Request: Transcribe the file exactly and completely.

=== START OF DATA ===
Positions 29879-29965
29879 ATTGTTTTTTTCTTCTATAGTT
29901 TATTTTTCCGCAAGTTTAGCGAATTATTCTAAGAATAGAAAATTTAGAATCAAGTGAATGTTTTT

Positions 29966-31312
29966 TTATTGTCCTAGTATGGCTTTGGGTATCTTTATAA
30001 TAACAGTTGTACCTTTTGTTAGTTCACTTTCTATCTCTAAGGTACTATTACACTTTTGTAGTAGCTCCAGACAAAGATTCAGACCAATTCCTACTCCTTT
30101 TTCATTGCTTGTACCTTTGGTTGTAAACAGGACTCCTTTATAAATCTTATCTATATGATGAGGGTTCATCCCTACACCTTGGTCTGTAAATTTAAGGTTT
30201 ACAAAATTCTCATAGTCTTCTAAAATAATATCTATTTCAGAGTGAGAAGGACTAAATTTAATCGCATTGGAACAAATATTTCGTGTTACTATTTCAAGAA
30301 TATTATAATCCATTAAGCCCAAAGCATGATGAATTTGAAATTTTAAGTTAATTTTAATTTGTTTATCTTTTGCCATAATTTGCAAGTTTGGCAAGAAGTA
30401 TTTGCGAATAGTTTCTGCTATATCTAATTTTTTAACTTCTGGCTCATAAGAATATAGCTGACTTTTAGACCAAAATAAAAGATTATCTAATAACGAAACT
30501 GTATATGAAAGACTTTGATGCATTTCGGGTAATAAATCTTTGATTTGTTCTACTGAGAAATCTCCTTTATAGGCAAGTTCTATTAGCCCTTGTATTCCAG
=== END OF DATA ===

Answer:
Positions 29879-29965
29879 ATTGTTTTTTTCTTCTATAGTT
29901 TATTTTTCCGCAAGTTTAGCGAATTATTCTAAGAATAGAAAATTTAGAATCAAGTGAATGTTTTT

Positions 29966-31312
29966 TTATTGTCCTAGTATGGCTTTGGGTATCTTTATAA
30001 TAACAGTTGTACCTTTTGTTAGTTCACTTTCTATCTCTAAGGTACTATTACACTTTTGTAGTAGCTCCAGACAAAGATTCAGACCAATTCCTACTCCTTT
30101 TTCATTGCTTGTACCTTTGGTTGTAAACAGGACTCCTTTATAAATCTTATCTATATGATGAGGGTTCATCCCTACACCTTGGTCTGTAAATTTAAGGTTT
30201 ACAAAATTCTCATAGTCTTCTAAAATAATATCTATTTCAGAGTGAGAAGGACTAAATTTAATCGCATTGGAACAAATATTTCGTGTTACTATTTCAAGAA
30301 TATTATAATCCATTAAGCCCAAAGCATGATGAATTTGAAATTTTAAGTTAATTTTAATTTGTTTATCTTTTGCCATAATTTGCAAGTTTGGCAAGAAGTA
30401 TTTGCGAATAGTTTCTGCTATATCTAATTTTTTAACTTCTGGCTCATAAGAATATAGCTGACTTTTAGACCAAAATAAAAGATTATCTAATAACGAAACT
30501 GTATATGAAAGACTTTGATGCATTTCGGGTAATAAATCTTTGATTTGTTCTACTGAGAAATCTCCTTTATAGGCAAGTTCTATTAGCCCTTGTATTCCAG